• Sleep difficulties ≥3 nights/week
  • Difficulty falling asleep (≥30 minutes to fall asleep) OR
  • Difficulty staying asleep (≥30 minutes awake in the middle of the night)

    • ≤6.5 hours sleep/night
    • Poor sleep causes marked distress or significant impairment in daytime functioning (e.g. fatigue, performance deficits, mood disturbance)
  • Participant feels that the insomnia was caused/aggravated by cancer or cancer treatment

Exclusion Criteria:

  • Having a sleep disorder other than insomnia (e.g. sleep apnea, RLS, narcolepsy, parasomnias)
  • Having a medical condition other than cancer that causes insomnia
  • Experiencing a psychiatric disturbance (major depression, psychosis)
  • Experiencing substance abuse
  • Currently undergoing psychotherapy or counseling
  • Changing sleep/anxiety/depression medication within the past month
  • Having an "unusual" sleep pattern

    • Normal bedtime is after 2am OR
    • Normal wake time is after 9am
  • Working as a shift worker (that is, having a schedule that requires working through the night)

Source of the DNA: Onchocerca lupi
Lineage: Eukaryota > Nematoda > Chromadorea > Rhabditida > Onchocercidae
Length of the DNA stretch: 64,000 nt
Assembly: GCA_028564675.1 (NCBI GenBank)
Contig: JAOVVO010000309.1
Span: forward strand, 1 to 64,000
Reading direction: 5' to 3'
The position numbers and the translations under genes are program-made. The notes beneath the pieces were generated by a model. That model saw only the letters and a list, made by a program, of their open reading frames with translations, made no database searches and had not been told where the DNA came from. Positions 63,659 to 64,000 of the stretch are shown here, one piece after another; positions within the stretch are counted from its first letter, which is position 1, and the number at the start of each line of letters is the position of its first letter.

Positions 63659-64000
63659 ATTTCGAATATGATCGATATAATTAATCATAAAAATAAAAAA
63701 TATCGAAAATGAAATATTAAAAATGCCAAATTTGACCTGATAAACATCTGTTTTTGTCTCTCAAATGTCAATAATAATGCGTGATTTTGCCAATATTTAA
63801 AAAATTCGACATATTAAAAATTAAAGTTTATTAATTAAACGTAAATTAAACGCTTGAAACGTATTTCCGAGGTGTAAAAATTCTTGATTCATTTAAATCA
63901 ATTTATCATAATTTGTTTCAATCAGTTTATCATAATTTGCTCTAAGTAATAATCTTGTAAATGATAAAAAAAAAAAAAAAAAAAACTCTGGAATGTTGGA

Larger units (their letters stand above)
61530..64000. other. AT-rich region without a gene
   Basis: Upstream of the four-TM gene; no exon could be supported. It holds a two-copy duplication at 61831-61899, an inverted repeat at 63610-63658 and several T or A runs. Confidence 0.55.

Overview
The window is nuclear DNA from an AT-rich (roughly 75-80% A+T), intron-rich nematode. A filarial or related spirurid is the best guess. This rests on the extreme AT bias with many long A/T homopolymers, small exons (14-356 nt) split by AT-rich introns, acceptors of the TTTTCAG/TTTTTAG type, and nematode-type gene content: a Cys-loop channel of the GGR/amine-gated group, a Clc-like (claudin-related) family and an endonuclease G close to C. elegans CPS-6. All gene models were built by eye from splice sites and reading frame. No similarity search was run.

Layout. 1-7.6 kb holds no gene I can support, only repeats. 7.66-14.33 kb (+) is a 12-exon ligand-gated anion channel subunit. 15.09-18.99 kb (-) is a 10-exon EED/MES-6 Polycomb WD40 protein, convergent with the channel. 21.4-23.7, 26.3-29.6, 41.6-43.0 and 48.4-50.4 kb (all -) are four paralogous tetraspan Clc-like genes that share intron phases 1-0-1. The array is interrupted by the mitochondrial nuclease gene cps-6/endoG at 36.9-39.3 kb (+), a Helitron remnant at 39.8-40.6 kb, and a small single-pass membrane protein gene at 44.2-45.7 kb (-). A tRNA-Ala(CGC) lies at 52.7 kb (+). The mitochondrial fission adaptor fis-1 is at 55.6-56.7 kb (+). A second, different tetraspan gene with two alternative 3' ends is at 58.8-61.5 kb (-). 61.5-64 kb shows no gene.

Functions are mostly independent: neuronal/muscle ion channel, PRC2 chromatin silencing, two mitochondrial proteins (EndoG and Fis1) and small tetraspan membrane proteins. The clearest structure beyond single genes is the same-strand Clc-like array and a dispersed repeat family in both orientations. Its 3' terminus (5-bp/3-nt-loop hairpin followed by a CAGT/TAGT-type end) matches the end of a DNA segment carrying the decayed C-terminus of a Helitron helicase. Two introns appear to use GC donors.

• Participants reports that she is pregnant or intending to get pregnant in the next 4 months
Both
21 Years and older
No
Contact information is only displayed when the study is recruiting subjects
United States
 
NCT00716872
13685
No
Lee Ritterband, Ph.D., University of Virginia
University of Virginia
Not Provided
Principal Investigator: Lee M Ritterband, Ph.D. University of Virginia
Principal Investigator: Lora D Baum, Ph.D. University of Virginia
Study Director: Elaine T Bailey, Ph.D. University of Virginia
University of Virginia
February 2010

ICMJE     Data element required by the International Committee of Medical Journal Editors and the World Health Organization ICTRP